So...the BBC released a prequel yesterday for the Series 7.2 premiere, "The Bells of Saint John." Needless to say, the spoiler warning level is high for this post!!
If you want to go watch the prequel first, it's on the BBC's Doctor Who website, the Doctor Who official Facebook page, and, naturally, all over YouTube. You can watch it on the BBC's website here. Or, if you prefer YouTube, here's a YouTube link. (I contemplated embedding it in this post, but I'd rather you go watch it elsewhere first and then read this analysis).
So...this prequel is a ridiculously cute (and a tad bit sad) scene that lasts about 2 1/2 minutes. It features The Doctor sitting on the swings in some playground on Earth somewhere, looking dejected, and eventually getting into a conversation with a little girl who sits down on the swing next to him.
First of all, about swings. I love swings, and have since I was a kid. And I don't care what this little girl says, you are never too old to go sit on swings. (Heck there's even a fanlisting for swings).
My favorite line in this whole prequel: "Oh, dear. I'm way past strange. I think I'm probably incredible." Great line, and so well delivered by Matt Smith. Practically the only time The Doctor sounds happy in this whole clip.
Speaking of which, can we talk about Matt Smith in this clip? I mean, I already thought he was a good actor as The Doctor, but wow. I was blown away by him here, with the amount of emotional range he was able to portray. He seems very mature here too, which is saying something given how young he is. No hyperactive, jumpy Eleven here -- just some honest-to-goodness, amazing dramatic acting.
Now, part of this talent most likely comes from the fact that, apparently, Matt has quite a bit of theater experience -- but that's practically a given these days with British actors. To be honest, I wish it was a given for American actors. Not that our actors are bad or anything, but the UK just seems to produce higher quality actors in terms of talent (this is also true of other parts of the Commonwealth, like Australia or New Zealand...Russell Crowe as Javert, anyone?). And I think the major focus on theatrical training of actors is key to that. I myself have "tread the boards" multiple times, and so I can testify -- stage acting training is worth it for anyone. Even if you don't plan to become an actor, it teaches you to project your voice (which I have to do all the time at work), gives you confidence, and makes you think about life, emotions, and all that goes with that (especially if you study Stanislavski method and its famous "emotional memory" technique). I use my acting training all the time to act out stories I am writing so I can see if scenes work. If you do plan on going into acting, it teaches you a lot about acting that TV and movie acting training alone just can't give you.
(By the way, this is totally random, but...I just realized Matt and I have the same birthday. How crazy is that?)
The little girl in this is really great too. I wonder what actress she is. Cause she's really, really good.
But, ok, can we please talk about the ending??
The girl runs up to her mother, and her rather overprotective mother asks her what she was doing, and she says she was talking to a sad man. Then the mom says:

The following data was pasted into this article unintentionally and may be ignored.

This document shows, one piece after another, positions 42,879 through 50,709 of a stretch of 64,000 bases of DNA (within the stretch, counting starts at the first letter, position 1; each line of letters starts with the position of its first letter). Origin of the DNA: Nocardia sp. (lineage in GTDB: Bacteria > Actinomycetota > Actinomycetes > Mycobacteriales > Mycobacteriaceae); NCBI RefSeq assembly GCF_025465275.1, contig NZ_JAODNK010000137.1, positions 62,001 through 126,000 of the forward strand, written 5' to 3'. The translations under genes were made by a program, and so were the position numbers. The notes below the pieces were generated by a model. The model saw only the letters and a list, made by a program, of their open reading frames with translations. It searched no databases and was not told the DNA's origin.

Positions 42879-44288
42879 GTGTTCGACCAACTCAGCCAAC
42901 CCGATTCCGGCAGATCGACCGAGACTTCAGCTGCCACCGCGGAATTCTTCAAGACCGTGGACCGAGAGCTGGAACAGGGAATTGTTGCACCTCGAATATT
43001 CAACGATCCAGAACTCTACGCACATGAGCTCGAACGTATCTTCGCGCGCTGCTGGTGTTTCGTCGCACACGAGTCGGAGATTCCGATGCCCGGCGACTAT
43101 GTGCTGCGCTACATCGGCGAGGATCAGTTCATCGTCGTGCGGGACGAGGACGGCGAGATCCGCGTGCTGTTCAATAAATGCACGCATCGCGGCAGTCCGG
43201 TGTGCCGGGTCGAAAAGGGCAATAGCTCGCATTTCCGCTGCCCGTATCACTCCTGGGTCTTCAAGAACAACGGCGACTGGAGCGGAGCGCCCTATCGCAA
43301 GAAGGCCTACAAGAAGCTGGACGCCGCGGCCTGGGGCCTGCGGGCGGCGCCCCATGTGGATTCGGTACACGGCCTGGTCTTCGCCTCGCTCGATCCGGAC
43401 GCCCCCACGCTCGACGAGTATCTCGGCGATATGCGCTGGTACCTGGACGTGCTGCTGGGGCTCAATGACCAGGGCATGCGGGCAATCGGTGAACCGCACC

Clara Oswald. What have I told you about talking to strange men?
Did you catch that?!
All this time, the Doctor sits there telling this little girl about how he can't find Clara and how despondent he is because of it...when all the time he was talking to Clara to begin with!!
Now, this one person I follow on Tumblr, soufflesforgallifrey, does not believe that girl is Clara because of how her and her mother are dressed, saying no one dressed like that in the '90's (which is roughly when this scene would be taking place, given Clara's age in the actual Series 7 Part 2 clips we've seen, and also given a quote I read recently from Jenna-Louise Coleman that says Clara is "just out of university," which would make her mid-to-late-20's). And hey, maybe no one did dress that way in the '90's. I'm American, I don't know what British fashion was like then. All I know, is, the name matches.
Being at least familiar with "The Eleventh Hour" (I've seen clips of it from the specials, but have yet to see the episode itself), I immediately noticed the parallel here to Amy Pond. The Doctor also met Amy as a child first before meeting her as an adult and inviting her to travel with him. I find it interesting that Steven Moffat (current showrunner and writer of this prequel) is repeating that little story idea. I don't know if he thinks it's just a good story formula, or if he's just throwing in the little nod to see if people notice. I favor the former, honestly, because I don't think Moffat is clever enough to be doing the latter. (In case you can't tell, I am not a fan of this man. This is a man who has said ON CAMERA that he enjoys scaring children - and even intends to make kids "scared of wi-fi" with "The Bells of Saint John," as he stated in a more recent interview. That is sadistic and wrong on so many levels. AND he actually enjoys torturing his fans. Don't believe me? Ask the Sherlockians).
Anyway, this clip invites interesting possibilities, and I'm wondering whether they'll actually reference it in "The Bells of Saint John" itself. The prequels (which, as noted by The Nerdist, is a misnomer, because prequels usually come out after the thing they're a prequel of, not before) seem to be meant to stand alone. Yet at the same time the Doctor Who prequels seem to be intended to reveal something about the episode to which they are tied. The TARDISodes in Series 2 operated the same way. The 2012 Christmas Special ones gave some extra canon about Vastra and a glimpse into how much of a Scrooge the Doctor has become.
Well, I guess we'll find out soon enough...only about a week now!!